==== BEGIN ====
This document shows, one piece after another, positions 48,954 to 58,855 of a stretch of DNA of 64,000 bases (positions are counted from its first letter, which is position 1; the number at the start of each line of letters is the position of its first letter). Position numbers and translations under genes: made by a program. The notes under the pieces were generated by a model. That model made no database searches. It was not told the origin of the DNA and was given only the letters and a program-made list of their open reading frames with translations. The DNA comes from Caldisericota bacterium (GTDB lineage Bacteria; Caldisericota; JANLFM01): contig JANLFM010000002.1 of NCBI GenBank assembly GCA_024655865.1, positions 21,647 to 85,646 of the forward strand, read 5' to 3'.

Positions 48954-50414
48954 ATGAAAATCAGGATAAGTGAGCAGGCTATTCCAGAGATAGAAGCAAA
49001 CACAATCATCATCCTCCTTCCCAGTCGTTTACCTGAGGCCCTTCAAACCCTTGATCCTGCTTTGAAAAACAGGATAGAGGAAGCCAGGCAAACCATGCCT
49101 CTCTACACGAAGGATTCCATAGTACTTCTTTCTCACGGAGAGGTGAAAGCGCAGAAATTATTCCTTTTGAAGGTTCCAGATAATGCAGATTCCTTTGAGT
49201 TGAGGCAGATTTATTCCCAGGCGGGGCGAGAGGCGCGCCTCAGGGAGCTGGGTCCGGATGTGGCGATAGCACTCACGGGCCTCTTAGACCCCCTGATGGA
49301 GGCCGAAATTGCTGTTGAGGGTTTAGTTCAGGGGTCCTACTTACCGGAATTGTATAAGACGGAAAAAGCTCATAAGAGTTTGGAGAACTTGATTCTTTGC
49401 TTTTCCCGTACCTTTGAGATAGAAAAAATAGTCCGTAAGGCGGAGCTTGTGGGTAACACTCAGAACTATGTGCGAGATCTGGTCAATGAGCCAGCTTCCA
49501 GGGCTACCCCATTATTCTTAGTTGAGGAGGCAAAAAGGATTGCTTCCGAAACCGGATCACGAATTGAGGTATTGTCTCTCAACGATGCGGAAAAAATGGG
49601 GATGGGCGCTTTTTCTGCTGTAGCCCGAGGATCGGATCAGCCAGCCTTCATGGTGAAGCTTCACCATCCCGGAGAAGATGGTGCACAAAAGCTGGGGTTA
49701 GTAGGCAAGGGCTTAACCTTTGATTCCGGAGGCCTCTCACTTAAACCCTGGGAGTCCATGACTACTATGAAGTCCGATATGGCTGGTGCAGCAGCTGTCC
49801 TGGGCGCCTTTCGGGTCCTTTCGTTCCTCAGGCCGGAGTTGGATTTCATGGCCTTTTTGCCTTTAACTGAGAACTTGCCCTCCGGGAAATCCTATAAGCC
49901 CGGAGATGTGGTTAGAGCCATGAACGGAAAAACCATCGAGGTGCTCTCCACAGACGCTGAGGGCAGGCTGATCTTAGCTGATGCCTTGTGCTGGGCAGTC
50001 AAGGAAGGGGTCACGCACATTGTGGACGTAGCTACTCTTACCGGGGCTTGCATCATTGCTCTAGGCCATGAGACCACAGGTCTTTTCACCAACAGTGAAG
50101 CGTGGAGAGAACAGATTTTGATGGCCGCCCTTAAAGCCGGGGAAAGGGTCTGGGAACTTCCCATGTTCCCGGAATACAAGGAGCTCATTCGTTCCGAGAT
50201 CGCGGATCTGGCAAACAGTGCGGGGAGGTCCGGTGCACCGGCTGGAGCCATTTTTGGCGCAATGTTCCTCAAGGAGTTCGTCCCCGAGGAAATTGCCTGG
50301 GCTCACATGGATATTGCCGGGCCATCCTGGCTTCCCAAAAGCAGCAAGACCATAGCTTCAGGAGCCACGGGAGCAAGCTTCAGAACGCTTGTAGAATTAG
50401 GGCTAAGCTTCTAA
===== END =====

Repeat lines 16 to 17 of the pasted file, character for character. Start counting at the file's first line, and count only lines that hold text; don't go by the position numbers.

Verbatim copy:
50201 CGCGGATCTGGCAAACAGTGCGGGGAGGTCCGGTGCACCGGCTGGAGCCATTTTTGGCGCAATGTTCCTCAAGGAGTTCGTCCCCGAGGAAATTGCCTGG
50301 GCTCACATGGATATTGCCGGGCCATCCTGGCTTCCCAAAAGCAGCAAGACCATAGCTTCAGGAGCCACGGGAGCAAGCTTCAGAACGCTTGTAGAATTAG